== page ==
Wednesday, November 12, 2014

The Mayflower Voyagers

AIRDATE:  10/21/1988

STORY:  The year is 1620.  The Peanuts kids join the Pilgrims aboard the merchant ship "Mayflower" as it travels from Plymouth, England to the (possibly) glorious New World.  Miserable conditions--ranging from nausea to death--make the two months spent crossing the unforgiving ocean neigh intolerable.  Over 100 dreamers are smashed up against one another like sardines--and smell nearly as mephitic.  No shuffleboard, no Hungry Hungry Hippos...only visions of what await them in their new home keep the passengers from losing their sanity.

Once aground, the struggle continues.  A group of musket-toting Pilgrims (and Snoopy) attempt to approach a group of Natives huddled 'round a campfire, who run off upon catching sight of their would-be friends.  "They must be afraid," one portly Pilgrim proclaims.  "Quickly, we must chase after them!"  On such brilliance, began America.

Eventually, the Pilgrims find suitable land to begin building homes, while widespread ill-health and the encroaching winter bear down.  Enter Samoset and Squanto, two Natives with friendly hearts and able bodies.  Calling upon the generosity of their people, they help the new arrivals establish a comfortable, prosperous settlement.  Their teamwork culminates with the first-ever "Thanksgiving," wherein much food is prepared, and much food is eaten.  7

MUSIC:  General seafaring string and reed arrangements courtesy of Ed Bogas.  Unimaginative but unobtrusive.  7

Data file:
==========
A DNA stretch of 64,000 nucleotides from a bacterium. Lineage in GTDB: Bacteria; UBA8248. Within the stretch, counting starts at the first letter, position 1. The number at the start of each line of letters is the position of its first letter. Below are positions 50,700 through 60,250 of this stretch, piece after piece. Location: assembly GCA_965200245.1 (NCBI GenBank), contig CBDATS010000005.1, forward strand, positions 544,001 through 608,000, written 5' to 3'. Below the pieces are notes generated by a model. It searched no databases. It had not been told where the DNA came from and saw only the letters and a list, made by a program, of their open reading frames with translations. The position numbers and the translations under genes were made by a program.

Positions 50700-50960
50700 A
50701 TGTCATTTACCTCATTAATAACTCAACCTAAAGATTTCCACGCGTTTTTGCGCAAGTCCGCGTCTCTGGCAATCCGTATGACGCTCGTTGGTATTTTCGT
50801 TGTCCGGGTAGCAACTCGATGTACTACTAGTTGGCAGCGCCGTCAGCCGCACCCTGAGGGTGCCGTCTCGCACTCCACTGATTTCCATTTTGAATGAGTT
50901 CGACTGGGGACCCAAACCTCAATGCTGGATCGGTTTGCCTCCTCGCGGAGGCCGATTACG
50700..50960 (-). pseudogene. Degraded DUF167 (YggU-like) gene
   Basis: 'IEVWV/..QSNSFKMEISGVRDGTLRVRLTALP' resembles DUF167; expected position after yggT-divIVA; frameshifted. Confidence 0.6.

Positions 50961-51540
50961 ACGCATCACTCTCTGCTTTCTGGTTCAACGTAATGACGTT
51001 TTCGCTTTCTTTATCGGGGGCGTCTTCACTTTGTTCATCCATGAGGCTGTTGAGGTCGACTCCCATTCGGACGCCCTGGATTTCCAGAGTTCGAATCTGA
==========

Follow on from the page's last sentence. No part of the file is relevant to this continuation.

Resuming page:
ANIMATION:  The team certainly went all-out to make the 17th-century pop off the screen.  The men tend to be generously mustachioed, and the women are often abundantly bosomed.  The only flaw (potentially, depending upon your taste) are the "dickle" noses sported by many of the characters.  (You know...can't decide whether it looks more like a dick or a pickle, so you just split the difference.) 8.5

VOICES:  Erin Chase is a dependable 8 in the role of Charlie Brown, while Brandon Stewart's Linus is likewise.  Jason Mendelson's Peppermint Patty is in the same boat as well (quite literally).

Erica Gayle is outstanding (8.5) as Lucy, who, going by her facial expressions throughout, is never not smelling shit.  Tani Powers fails to impress as Marcie (6), sounding as spineless as Frieda's cat.

Going outside the usual suspects--Frank Welker makes for a respectfully-voiced Squanto (8) and Gregg Berger handles double duty admirably (8), as both military advisor Myles Standish and the kindly Samoset.


--The traditional story of the first Thanksgiving as told to American children has one notable problem:  it's kinda bullshit.  Which makes this well-presented special a lie.  Rather than rail against the national school system, or the producers of This Is America, I'd rather urge people to do their research.  Put the shoe up to your ear.  And never, ever feel guilty about scarfing down pumpkin pie.





You can tell Captain Jones is the leader because his attire inspires others.  Also because he remains seated while dudes with weapons stand, faces frozen in menacing countenances. 

The Mayflower Voyagers is the only segment of This Is America, Charlie Brown still aired on national television, as it makes a tidy pair every November with A Charlie Brown Thanksgiving.  If you can ignore the historical inaccuracy and get a chuckle out of dickle noses, a decent watch awaits.